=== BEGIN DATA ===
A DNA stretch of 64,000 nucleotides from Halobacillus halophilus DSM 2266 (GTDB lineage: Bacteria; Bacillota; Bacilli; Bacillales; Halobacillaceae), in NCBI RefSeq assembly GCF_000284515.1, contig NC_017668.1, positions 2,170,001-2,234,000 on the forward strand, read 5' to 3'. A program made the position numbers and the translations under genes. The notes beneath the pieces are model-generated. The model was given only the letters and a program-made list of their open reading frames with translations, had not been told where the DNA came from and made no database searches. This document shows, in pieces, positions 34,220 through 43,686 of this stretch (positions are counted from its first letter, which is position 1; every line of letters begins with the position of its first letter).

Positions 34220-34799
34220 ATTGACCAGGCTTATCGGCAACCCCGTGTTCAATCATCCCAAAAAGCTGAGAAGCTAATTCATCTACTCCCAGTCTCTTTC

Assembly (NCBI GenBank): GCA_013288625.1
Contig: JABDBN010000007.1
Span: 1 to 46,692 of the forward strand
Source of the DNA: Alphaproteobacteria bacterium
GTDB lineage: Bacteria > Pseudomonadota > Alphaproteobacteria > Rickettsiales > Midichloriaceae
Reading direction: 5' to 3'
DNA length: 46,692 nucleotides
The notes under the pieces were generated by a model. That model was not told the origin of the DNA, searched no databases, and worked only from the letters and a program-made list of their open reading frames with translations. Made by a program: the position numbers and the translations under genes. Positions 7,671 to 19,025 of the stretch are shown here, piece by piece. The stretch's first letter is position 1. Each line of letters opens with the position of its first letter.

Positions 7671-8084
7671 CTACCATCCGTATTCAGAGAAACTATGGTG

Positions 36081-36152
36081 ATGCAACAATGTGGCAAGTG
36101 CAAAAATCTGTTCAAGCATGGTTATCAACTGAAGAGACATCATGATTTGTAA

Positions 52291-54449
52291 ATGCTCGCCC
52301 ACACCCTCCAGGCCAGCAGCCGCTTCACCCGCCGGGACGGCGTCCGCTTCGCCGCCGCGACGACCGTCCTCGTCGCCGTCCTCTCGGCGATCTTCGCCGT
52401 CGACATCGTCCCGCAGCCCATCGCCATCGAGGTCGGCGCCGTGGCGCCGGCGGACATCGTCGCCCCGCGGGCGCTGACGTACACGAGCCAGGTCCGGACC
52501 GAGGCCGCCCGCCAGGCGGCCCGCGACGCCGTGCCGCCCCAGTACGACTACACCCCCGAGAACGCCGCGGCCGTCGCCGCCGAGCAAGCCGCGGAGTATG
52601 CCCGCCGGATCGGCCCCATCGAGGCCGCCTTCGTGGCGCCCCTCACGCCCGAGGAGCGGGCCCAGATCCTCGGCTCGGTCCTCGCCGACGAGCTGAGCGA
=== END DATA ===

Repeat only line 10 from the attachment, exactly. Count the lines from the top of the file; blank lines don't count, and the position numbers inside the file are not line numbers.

DNA length: 46,692 nucleotides